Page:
posted by Ookseer at 9:38 AM on May 13, 2007

Nearly every one of my deja vu experiences shares a common trait: during the experience, I think "I've had this deja vu before."
posted by Deathalicious at 10:07 AM on May 13, 2007 [3 favorites]

"Nearly every one of my deja vu experiences shares a common trait: during the experience, I think "I've had this deja vu before.""

Me too! Its really weird, for me its not just usually a momentary sensation its usually at least 1 minute or a set of circumstances that I cant possibly have experienced before but I feel like I have, and then I feel like the last time I'd had it I felt like it was deja vu and remember thinking the same things to myself about it... in a strange feedback loop kind of way
posted by missmagenta at 10:58 AM on May 13, 2007

I think it would be hasty to consider that all "deja vu" experiences derive from the same phenomenon. Which is why Ookseeker can have vaguely similar experiences that may or may not even be examples of the same phenomena.

To throw a spin on it, it works in reverse for me too. The nightmare in which one's teeth are all falling out is pretty common, and I hoped that knowledge would help me stop having it. Instead, I'm so accustomed to deja vu in my waking life that now in dreams when my teeth suddenly start coming loose, I start telling anyone around me, "Oh fuck, this is just like that dream I always have!"
posted by hermitosis at 11:03 AM on May 13, 2007

I meant to say that Ookseeker and I can have vaguely similar experiences that may not be examples of the same...
posted by hermitosis at 11:06 AM on May 13, 2007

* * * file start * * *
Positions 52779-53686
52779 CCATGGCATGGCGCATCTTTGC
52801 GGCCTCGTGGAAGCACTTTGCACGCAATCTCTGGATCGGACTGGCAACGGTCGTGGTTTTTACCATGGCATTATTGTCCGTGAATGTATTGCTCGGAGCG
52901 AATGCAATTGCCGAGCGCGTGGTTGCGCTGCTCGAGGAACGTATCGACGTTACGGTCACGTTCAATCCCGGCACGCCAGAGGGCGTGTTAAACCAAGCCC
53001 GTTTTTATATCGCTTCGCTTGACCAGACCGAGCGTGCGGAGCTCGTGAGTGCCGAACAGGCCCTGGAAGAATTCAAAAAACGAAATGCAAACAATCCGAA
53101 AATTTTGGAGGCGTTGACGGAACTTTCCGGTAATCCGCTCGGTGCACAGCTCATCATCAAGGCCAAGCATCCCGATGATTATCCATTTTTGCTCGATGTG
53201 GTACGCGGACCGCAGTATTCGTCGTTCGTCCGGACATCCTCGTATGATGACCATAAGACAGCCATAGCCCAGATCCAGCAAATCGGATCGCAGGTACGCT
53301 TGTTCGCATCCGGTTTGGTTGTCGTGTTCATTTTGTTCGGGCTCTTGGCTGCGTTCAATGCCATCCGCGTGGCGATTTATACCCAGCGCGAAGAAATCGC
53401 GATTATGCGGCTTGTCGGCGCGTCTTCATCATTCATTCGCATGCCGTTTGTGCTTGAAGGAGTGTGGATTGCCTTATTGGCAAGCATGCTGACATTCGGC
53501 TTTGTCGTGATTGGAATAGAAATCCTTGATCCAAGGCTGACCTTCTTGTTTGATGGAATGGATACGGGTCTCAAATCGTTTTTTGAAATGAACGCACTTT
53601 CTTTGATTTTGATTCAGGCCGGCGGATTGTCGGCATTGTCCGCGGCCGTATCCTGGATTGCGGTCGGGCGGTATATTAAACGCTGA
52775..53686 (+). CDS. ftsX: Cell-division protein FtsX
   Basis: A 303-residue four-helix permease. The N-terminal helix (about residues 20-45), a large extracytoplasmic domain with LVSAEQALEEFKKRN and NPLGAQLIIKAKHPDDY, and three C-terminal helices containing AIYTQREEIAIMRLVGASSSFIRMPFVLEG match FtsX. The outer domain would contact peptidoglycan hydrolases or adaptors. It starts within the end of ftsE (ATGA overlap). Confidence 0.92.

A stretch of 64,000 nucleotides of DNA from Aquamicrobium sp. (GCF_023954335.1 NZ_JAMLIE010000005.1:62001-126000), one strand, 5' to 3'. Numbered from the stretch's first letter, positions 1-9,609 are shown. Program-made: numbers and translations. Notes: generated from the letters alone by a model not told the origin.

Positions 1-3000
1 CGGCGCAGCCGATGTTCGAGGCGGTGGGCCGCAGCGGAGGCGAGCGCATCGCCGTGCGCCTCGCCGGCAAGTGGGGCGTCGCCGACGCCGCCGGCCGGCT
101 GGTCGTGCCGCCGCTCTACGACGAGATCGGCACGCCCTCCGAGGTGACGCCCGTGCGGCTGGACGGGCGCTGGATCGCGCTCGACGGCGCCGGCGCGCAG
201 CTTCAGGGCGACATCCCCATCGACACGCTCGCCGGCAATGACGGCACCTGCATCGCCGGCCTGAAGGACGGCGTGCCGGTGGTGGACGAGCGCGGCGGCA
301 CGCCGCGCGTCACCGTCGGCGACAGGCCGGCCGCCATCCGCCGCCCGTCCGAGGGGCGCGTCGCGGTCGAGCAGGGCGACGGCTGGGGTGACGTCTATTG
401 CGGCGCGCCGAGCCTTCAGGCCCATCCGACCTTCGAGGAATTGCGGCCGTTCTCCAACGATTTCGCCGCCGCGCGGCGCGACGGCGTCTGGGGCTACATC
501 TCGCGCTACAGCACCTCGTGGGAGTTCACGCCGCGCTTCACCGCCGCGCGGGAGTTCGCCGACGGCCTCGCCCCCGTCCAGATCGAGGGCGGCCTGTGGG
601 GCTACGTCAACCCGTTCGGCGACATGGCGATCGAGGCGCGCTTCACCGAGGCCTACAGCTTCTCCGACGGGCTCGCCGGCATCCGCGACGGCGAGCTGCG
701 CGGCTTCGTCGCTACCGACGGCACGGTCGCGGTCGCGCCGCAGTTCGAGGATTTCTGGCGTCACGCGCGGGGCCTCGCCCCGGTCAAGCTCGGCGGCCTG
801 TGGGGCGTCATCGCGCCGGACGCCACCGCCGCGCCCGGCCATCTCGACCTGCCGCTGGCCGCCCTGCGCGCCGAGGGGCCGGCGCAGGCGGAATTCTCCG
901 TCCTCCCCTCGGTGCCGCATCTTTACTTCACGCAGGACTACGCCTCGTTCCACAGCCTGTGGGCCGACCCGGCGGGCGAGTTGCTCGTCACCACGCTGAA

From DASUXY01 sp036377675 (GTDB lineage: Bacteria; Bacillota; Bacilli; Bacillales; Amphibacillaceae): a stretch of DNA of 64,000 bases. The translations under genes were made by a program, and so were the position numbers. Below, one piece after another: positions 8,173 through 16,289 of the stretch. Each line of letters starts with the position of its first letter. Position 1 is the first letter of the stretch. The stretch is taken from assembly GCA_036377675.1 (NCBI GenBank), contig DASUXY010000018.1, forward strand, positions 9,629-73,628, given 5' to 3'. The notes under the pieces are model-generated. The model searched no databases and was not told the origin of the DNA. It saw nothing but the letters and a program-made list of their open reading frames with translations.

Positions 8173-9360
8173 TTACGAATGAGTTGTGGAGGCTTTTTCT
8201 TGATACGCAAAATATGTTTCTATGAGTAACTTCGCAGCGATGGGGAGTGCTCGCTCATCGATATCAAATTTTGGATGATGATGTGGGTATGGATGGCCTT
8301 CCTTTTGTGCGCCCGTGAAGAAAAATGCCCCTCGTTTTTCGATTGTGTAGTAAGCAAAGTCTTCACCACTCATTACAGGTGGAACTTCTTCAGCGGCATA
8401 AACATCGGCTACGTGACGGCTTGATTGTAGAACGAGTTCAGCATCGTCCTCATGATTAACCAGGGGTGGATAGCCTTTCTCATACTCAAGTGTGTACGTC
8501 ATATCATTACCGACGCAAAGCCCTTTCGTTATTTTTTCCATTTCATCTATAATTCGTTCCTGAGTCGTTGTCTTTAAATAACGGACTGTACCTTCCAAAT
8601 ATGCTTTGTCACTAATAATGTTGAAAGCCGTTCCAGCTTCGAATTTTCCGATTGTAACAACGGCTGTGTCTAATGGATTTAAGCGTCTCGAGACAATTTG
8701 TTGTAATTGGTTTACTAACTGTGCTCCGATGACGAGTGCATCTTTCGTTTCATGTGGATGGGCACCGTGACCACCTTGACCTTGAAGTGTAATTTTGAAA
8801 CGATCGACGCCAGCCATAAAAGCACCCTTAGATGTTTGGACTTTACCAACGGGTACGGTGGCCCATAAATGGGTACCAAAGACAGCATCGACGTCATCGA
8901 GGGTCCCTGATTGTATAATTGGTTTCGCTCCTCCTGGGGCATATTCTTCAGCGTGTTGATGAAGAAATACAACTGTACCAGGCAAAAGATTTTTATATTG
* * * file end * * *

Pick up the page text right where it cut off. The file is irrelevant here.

I had one particular occurance of deja vu that I am certain must have happened before. Absolutly posative, it happened six years ago and I still remember it perfectly because it was so intense. It wasn't even a very important event, I was about to give a presentation and I handed over a poster. It scared me.
posted by thebrokenmuse at 12:43 PM on May 13, 2007

For all the scientific discussions we've had about superstring theory etc. on MeFi, lots of people here seem to be pretty hardheaded when it comes to the concept of human consciousness directly apprehending itself from the perspective of other dimensions. I've always had a hard time figuring that one out.

The essence of science is verifiability; it is therefore unlikely to have any kind of real scientific discussion of your theory, unless you can propose a means to test it somehow.

Your analogy to string theory is good, sicne it has largely the same problem.
posted by blenderfish at 2:07 PM on May 13, 2007

One of the little phenomena of the brain that always made me think was this: When I'm standing at a crosswalk and I see the little green man appear, it always feels to me like I take an extended pause before I start moving. Then I read a Richard Dawkins book that shed light on the situation, using the example of a clock's second hand seeming to lag when one first looks at it.

Basically, your brain makes assumptions: that the red hand across the street is NOT going to suddenly turn into a green dude; that the little metal tine pointing to the 9 on a clock is NOT going to suddenly be pointing right above the 9. And based on these assumptions, it your brain creates a perception of the world for you that is usually pretty reliable. But when your brain realizes that the red hand changed into a green dude, it not only updates your current perception, but (and this is the trick) it also effectively back-dates your perception so that you feel like you perceived the change when it occured instead of slightly later due to your laggy brain. Therefore, the paralyzed pause I feel at the crosswalk comes from me thinking I could have started moving before I could have. And the second hand on my watch seems to lag because my brain takes a breif moment to notice the movement and reverse-engineer a memory of it occuring for me.
posted by chudmonkey at 2:39 PM on May 13, 2007 [1 favorite]

I once worked for a physiological psych prof who thought deja vu resulted when the chemical environment that accompanies the feeling of certainty* was created accidentally in the brain without the standard referents of certainty - i.e., no strong memory or logical inference present, but the chemistry occurred anyway. That might also explain the "I've had this deja vu before" feeling; it's just a continuation of trying to make sense of the unfocused but strong feeling of certainty.